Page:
Quinns: Hey! You’re up late. Come here, I want to show you something. Isn’t she becautiful? She’s called… “El Grande.”
What? She looks old?! Could you have some respect? Yes, she’s old. She was released in 1995, but she’s still for sale today because she’s a classic. She’s also one of my favourite games, and you’re going to listen as I tell you why. No, you can’t go to bed. Sit down. You might learn a thing or two. No you can’t have a glass of water. You screwed that up.
The thing is, we’re covering a lot of flashy games these days. Games of neon dice, plastic warriors, of mechanics so thick and layered as to resemble some glutinous design lasagne.
I like El Grande because it knows you don’t need any of that to be grand. It has almost royal quality you won’t find in any of this cardboard pomp.
Board games so rarely manage to tap into the ancient aura of table games, as Chess does. Even the card games we cover struggle to have the easy-going cool of just playing cards.
Not so with El Grande. It’s the best of both worlds. It’s a game, a battle of wits, yet with all the personality and even humour that Chess lacks. El Grande wants you to laugh, and take it personal, and have fun with your contest. In case that wasn’t apparent from the huge cardboard castle. And yet even that castle is fascinating part of the challenge.
So, let’s move onto those grand rules.
You play a Spanish noble – the big, coloured cube – trying to claim more of Spain than anyone else, over nine turns.
Each turn is the same, and very simple.
Every turn five different power cards will be available, and each player must select one. Each lets you transport between one to five of your knights onto the board, as well as offering a one-shot power, as intimidating and potentially deadly as a lance.
The card that lets you push a game-changing five knights onto the board always offers the worst power. The card that only lets you move one? That’ll be the sharpest power, perhaps letting you shuttle around other players’ cubes.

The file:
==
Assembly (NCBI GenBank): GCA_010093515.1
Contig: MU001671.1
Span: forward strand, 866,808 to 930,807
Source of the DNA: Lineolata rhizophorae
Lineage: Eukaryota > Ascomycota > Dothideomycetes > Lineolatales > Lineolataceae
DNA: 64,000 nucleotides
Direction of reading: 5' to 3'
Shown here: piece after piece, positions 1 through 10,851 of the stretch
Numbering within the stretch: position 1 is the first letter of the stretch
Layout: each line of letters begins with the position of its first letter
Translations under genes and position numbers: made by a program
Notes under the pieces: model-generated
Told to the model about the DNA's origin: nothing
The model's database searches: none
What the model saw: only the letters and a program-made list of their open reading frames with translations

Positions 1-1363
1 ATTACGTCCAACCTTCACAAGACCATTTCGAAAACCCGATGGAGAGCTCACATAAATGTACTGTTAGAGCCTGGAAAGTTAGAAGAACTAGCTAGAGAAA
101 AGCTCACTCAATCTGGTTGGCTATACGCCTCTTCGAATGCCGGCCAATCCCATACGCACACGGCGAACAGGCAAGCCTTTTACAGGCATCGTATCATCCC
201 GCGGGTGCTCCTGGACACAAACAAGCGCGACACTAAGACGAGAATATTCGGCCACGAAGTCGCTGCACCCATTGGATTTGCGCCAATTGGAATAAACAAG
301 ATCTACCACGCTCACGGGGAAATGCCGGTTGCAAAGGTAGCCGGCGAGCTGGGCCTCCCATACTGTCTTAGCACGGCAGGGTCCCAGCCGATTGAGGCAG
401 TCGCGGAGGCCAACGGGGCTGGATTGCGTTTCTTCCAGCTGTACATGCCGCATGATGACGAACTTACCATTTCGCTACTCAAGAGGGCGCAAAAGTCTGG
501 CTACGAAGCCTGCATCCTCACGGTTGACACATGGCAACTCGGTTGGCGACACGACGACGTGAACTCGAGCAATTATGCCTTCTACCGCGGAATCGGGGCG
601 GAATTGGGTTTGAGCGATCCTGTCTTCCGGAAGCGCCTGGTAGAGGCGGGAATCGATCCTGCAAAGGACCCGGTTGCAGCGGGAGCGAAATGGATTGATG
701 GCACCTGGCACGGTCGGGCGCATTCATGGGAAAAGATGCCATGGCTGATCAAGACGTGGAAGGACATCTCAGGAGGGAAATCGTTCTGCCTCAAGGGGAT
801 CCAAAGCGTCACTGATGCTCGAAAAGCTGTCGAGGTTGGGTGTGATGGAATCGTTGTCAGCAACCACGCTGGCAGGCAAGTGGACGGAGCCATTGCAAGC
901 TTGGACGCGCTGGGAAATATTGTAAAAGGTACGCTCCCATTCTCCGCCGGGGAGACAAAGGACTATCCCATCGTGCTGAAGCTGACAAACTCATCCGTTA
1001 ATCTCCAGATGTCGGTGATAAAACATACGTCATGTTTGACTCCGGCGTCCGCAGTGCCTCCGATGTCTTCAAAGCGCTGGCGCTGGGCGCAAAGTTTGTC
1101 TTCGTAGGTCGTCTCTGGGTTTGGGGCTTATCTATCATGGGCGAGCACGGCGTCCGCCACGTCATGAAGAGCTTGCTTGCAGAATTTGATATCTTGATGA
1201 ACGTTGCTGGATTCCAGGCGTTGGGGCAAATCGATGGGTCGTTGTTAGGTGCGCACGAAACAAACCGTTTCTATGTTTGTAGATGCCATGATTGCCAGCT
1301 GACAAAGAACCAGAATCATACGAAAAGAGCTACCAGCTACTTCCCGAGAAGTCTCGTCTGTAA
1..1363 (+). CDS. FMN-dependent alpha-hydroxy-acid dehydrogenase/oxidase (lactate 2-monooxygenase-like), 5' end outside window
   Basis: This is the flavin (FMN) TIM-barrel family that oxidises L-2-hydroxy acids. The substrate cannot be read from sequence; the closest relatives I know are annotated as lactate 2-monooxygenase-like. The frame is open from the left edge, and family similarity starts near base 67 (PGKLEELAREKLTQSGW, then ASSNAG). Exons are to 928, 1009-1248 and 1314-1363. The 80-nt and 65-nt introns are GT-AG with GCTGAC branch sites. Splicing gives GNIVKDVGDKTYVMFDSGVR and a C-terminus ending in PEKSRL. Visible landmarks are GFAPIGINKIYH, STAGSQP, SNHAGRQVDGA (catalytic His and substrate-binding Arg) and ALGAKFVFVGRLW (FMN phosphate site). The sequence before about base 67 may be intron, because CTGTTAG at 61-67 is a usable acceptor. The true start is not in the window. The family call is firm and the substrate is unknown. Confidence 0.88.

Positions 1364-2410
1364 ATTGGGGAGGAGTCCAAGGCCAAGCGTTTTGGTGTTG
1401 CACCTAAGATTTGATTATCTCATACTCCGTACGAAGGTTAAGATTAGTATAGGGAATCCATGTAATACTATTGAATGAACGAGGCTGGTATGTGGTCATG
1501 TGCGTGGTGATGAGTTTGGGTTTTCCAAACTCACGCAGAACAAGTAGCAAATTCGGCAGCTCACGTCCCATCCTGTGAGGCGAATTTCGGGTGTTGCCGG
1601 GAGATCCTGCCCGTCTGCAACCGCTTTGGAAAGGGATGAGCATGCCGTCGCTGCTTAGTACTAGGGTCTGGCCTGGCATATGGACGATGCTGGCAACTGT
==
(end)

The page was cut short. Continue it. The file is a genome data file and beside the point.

The beating heart of why board games are exciting is difficult decisions. El Grande is a game that passes that very simplest of design tests- a game that offers decisions so heavy as to keep you focused on the game, even when it’s not your turn.
It does this through the mechanic of area control, something we’ve seen implemented in game after game, but never as neatly as I’ve seen here. Regions are scored three times in a game of El Grande, always offering a wealth of points to whoever has the most knights in each region, and sometimes lots for second place, or sometimes none.
It’s not just that you’ll want to put knights everywhere, making every decision a little bit heartbreaking. It’s that anything anyone does affects you, as it should be in board games. Any cube dropped into a region you’re fighting for will have you inhaling sharply. If it’s dropped somewhere you’re not, you’ll sigh with relief. Ultimately, a good game of El Grande has everyone breathing like a house full of retirees who all took the wrong medication. It’s perfect.
With all those regions on the board, you might think it’s too much to handle. No, no, that giant King token keeps play confined. Players can only ever airdrop their knights in regions adjacent to the King, and the card that lets you move the maximum five knights simply lets you move the King.